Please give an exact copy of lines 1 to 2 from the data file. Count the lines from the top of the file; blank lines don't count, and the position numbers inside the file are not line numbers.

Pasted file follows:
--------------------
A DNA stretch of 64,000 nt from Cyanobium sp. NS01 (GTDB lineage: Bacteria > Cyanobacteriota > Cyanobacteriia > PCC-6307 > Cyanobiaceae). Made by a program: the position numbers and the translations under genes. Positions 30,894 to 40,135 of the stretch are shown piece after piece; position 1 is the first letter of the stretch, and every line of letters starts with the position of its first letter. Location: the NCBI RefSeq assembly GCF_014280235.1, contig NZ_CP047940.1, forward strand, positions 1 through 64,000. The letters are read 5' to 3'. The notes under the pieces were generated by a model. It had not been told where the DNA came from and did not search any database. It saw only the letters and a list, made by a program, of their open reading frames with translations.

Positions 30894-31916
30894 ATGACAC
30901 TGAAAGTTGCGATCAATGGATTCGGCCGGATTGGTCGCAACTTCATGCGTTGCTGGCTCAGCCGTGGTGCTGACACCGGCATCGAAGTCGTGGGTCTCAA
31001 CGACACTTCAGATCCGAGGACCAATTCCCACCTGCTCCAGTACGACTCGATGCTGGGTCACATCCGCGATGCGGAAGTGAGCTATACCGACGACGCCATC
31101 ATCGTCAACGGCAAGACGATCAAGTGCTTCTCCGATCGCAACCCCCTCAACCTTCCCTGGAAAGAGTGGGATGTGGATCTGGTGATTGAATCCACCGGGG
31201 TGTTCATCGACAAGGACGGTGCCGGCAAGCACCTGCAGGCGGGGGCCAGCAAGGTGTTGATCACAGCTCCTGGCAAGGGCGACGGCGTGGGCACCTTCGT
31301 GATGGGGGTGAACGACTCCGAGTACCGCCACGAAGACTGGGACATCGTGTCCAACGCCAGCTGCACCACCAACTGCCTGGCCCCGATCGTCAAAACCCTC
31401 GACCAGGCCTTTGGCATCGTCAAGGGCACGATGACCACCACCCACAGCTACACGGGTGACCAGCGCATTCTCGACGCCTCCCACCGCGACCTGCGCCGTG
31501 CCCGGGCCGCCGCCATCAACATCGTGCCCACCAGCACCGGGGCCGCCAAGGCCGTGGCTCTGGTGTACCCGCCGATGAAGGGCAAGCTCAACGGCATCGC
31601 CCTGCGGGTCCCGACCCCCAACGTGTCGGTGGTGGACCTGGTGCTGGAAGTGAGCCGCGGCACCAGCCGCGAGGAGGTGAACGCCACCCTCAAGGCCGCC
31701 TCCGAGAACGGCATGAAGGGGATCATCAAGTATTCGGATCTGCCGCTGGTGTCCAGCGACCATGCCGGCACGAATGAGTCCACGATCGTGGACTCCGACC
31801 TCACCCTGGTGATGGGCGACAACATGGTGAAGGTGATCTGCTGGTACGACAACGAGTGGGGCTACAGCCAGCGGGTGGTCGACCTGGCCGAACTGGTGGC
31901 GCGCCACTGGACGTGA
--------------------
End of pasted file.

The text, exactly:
A DNA stretch of 64,000 nt from Cyanobium sp. NS01 (GTDB lineage: Bacteria > Cyanobacteriota > Cyanobacteriia > PCC-6307 > Cyanobiaceae). Made by a program: the position numbers and the translations under genes. Positions 30,894 to 40,135 of the stretch are shown piece after piece; position 1 is the first letter of the stretch, and every line of letters starts with the position of its first letter. Location: the NCBI RefSeq assembly GCF_014280235.1, contig NZ_CP047940.1, forward strand, positions 1 through 64,000. The letters are read 5' to 3'. The notes under the pieces were generated by a model. It had not been told where the DNA came from and did not search any database. It saw only the letters and a list, made by a program, of their open reading frames with translations.

Positions 30894-31916